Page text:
Being believed is pretty important stuff. The most obvious way to be believed, most people would say, is to be right about what you’re saying. Unfortunately, being right and a dollar will get you a  cup of coffee.  First, people have to be willing to hear you. And no one likes a wise guy show-off – if all you’ve got is a right answer, you’ve not got much.

While each of these may sound simple, there are eight distinct things you can do to improve the odds that people believe what you say.  Are you firing on all eight cylinders?

1. Tell the truth. This is the obvious first point, of course – but it’s amazing how the concept gets watered down. For starters, telling the truth is not the same as just not lying. It requires saying something; you can’t tell the truth if you don’t speak it.

2. Tell the whole truth. Don’t be cutesie and technical. Don’t allow people to draw erroneous conclusions based on what you left out. By telling the whole truth, you show people that you have nothing to hide. (Most politicians continually flunk this point).

3. Don’t over-context the truth. The most believable way to say something is to be direct about it. Don’t muddy the issue with adjectives, excuses, mitigating circumstances, your preferred spin, and the like. We believe people who state the facts, and let us uncover the context for ourselves.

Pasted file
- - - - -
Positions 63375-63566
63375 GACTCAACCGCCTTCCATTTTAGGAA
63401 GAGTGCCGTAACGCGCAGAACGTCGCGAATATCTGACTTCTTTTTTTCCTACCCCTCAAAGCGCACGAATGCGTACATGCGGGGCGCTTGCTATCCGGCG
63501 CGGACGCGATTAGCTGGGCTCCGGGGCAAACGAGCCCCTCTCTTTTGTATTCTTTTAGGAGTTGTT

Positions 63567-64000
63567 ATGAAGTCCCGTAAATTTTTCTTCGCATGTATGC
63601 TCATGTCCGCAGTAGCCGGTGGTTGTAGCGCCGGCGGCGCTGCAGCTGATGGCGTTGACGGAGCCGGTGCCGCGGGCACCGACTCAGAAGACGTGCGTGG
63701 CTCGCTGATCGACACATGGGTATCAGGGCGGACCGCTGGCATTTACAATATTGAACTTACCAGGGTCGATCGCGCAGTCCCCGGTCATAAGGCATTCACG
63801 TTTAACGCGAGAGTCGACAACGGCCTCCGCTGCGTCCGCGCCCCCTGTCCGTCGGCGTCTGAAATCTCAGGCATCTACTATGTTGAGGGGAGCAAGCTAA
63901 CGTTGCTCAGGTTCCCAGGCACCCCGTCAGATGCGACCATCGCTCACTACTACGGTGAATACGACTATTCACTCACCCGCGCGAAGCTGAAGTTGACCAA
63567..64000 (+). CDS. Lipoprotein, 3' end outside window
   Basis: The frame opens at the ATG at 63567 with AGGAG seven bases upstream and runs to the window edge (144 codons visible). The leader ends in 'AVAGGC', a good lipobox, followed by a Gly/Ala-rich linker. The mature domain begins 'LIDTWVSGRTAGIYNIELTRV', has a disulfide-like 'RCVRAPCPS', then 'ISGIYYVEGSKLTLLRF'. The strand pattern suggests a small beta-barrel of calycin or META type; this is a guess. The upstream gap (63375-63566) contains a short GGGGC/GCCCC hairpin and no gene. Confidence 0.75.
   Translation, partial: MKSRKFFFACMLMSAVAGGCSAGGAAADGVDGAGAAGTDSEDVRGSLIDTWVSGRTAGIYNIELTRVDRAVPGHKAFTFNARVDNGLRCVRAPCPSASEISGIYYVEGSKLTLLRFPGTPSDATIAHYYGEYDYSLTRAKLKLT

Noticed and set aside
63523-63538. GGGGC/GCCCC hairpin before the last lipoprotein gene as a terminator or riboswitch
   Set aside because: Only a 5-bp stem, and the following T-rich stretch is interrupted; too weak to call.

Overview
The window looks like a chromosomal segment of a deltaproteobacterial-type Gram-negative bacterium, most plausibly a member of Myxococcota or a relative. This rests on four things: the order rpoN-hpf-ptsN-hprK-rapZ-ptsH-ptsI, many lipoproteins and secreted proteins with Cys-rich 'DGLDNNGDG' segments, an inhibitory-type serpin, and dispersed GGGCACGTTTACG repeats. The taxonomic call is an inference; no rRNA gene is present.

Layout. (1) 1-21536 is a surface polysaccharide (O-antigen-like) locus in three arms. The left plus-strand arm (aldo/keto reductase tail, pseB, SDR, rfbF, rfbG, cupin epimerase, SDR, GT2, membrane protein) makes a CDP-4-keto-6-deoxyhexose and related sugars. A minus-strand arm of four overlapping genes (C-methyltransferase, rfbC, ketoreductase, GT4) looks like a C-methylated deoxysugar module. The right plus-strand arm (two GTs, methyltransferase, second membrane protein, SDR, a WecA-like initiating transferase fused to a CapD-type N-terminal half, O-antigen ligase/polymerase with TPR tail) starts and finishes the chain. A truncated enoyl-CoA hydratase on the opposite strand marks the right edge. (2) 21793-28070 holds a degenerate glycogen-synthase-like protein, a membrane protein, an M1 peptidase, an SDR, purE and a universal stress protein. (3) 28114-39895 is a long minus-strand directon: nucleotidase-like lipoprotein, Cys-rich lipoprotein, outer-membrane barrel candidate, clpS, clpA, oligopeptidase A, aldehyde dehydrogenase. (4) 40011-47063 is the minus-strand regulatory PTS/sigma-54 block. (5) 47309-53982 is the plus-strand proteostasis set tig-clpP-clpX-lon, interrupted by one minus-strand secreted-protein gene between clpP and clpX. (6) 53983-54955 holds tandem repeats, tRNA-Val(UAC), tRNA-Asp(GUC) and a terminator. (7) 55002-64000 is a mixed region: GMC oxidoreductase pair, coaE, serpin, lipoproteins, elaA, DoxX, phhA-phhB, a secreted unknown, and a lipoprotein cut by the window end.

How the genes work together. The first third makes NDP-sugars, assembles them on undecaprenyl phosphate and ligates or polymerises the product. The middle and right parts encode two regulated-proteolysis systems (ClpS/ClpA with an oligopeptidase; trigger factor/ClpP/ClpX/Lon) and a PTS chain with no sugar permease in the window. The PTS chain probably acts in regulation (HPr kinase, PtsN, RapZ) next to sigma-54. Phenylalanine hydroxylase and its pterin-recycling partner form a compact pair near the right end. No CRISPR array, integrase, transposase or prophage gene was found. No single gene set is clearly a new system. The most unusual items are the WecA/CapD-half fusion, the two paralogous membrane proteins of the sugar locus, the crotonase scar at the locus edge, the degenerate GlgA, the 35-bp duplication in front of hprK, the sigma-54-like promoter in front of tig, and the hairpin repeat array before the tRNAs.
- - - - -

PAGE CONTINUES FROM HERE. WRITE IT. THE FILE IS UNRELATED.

4. Freely confess ignorance. If someone asks you a question you don’t know the answer to, say, “I don’t know.” It’s one of the most credible things you can say. After all, technical knowledge can always be looked up; personal courage and integrity are in far shorter supply.

5. First, listen. Nothing makes people pay attention to you more than your having paid attention to them first. They will also be more generous in their interpretation of what you say, because you have shown them the grace and respect of carefully listening to them first. Reciprocity is big with human beings.

6. It’s not the words, it’s the intent. You could say, in a monotone voice, “I really care about the work you folks are doing here.” And you would be doubted. Or, you could listen, animatedly, leaning in, raising your eyebrows and bestowing the gift of your attention, saying nothing more than, “wow.” And people would believe that you care.

7. Use commonsense anchors. Most of us in business rely on cognitive tools: data, deductive logic, and references. They are not nearly as persuasive as we think. Focus instead more on metaphors, analogies, shared experiences, stories, song lyrics, movies, famous quotations. People are more inclined to believe something if it’s familiar, if it fits, or makes sense, within their world view.

8. Use the language of the other person. If they say “customer,” don’t you say “client.” And vice versa. If they don’t swear, don’t you dare. If they speak quietly one on one, adopt their style. That way, when you say something, they will not be distracted by your out-of-ordinary approach, and they will intuitively respect that you hear and understand them.

What’s not on this list?  Several things, actually. Deductive logic. Powerpoint. Cool graphics. Spreadsheet backup. Testimonials and references. Qualifications and credentials.

It’s not that these factors aren’t important; they are. But they are frequently used as blunt instruments to qualify or reject. We’d all prefer to be rejected or disbelieved “for cause,” rather than for some feeling. And so we come up with rational reasons for saying no, and justifying yes.  But the decision itself to believe you is far more likely driven by the more emotive factors listed above.